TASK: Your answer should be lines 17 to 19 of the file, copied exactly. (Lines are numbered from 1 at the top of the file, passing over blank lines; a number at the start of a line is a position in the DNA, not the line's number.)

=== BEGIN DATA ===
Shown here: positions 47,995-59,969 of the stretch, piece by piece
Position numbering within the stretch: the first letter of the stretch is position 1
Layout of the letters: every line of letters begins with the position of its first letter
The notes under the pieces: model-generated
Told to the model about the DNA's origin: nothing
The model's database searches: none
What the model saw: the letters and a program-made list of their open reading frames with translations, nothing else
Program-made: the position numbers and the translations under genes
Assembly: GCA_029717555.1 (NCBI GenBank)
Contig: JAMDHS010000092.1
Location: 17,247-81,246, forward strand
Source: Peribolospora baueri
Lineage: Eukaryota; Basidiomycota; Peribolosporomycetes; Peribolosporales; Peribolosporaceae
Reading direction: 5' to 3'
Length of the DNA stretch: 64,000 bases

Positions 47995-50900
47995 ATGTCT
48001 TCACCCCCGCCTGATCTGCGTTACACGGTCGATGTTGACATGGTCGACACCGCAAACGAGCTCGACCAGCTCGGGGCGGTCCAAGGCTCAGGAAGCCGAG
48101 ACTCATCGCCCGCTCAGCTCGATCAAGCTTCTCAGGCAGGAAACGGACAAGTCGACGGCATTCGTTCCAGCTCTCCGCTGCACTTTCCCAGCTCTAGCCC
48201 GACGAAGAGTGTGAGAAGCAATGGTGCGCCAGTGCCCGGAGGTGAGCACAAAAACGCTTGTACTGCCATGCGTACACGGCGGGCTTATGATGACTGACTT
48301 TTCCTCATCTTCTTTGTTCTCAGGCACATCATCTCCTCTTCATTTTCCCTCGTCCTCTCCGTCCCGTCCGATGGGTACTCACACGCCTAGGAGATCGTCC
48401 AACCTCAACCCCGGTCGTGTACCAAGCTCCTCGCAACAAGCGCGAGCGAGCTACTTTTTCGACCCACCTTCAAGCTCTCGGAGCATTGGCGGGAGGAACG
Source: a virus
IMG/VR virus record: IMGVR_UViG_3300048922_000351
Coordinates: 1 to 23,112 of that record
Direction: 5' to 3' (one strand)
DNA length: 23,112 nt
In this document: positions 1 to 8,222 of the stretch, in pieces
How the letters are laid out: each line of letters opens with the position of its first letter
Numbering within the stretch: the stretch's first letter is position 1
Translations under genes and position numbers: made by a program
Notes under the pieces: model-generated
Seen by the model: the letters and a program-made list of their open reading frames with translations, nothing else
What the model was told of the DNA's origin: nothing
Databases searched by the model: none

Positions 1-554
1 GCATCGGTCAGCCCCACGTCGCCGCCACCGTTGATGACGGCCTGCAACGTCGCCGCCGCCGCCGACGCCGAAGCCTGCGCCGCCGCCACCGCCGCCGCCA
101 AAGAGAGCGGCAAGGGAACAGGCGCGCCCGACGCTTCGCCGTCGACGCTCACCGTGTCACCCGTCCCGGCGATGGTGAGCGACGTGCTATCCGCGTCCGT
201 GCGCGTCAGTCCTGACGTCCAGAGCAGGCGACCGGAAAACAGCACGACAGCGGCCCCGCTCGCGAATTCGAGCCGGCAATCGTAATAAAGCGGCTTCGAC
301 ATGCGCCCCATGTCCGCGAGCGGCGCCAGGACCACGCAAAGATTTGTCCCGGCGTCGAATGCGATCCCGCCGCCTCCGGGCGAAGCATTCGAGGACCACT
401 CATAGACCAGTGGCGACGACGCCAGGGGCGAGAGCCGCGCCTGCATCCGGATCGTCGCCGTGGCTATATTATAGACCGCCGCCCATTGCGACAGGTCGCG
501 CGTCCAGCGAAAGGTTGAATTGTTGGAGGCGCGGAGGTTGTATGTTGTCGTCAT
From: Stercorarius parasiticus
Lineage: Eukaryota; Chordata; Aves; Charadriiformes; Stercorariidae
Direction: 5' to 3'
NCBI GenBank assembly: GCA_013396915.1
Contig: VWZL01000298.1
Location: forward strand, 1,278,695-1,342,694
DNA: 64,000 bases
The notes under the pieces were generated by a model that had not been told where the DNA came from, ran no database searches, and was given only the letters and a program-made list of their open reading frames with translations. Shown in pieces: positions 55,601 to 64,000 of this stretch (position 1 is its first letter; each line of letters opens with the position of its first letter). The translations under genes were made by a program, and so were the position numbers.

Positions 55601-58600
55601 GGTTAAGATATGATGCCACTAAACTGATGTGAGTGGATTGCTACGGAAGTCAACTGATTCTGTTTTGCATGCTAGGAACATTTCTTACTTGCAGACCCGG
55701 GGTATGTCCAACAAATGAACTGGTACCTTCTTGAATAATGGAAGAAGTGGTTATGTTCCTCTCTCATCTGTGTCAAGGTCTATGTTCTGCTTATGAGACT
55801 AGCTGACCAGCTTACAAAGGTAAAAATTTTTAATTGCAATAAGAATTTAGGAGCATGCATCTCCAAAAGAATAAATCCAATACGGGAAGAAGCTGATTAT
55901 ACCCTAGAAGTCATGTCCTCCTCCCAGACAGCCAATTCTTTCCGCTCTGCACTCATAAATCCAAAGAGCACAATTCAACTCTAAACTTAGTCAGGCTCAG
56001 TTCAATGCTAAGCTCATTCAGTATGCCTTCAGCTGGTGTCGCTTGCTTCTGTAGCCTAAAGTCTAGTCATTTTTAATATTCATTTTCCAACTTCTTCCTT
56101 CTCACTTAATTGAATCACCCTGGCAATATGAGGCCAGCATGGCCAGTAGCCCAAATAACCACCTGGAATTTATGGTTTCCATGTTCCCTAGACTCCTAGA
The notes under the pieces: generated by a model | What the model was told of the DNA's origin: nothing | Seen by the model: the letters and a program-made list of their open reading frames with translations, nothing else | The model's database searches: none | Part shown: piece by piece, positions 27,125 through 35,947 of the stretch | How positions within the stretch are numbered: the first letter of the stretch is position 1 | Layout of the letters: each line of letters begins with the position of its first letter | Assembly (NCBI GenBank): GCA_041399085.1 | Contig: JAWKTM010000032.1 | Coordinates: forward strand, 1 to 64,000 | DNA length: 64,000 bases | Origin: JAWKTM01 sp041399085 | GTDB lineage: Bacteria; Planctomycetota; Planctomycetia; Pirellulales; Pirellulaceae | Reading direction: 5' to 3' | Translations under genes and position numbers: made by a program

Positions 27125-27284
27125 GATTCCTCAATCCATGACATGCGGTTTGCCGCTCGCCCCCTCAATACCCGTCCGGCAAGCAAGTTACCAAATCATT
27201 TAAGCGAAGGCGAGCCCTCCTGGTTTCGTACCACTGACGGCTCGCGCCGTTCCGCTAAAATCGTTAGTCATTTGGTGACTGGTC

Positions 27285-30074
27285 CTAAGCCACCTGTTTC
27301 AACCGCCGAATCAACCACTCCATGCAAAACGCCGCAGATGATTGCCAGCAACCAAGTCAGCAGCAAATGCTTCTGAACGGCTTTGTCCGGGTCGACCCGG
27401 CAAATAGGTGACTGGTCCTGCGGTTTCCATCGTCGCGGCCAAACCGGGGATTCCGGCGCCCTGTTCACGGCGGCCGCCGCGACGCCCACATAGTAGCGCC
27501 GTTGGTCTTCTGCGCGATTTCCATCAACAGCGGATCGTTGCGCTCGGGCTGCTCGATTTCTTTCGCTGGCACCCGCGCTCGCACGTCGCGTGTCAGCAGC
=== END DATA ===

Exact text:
47995 ATGTCT
48001 TCACCCCCGCCTGATCTGCGTTACACGGTCGATGTTGACATGGTCGACACCGCAAACGAGCTCGACCAGCTCGGGGCGGTCCAAGGCTCAGGAAGCCGAG
48101 ACTCATCGCCCGCTCAGCTCGATCAAGCTTCTCAGGCAGGAAACGGACAAGTCGACGGCATTCGTTCCAGCTCTCCGCTGCACTTTCCCAGCTCTAGCCC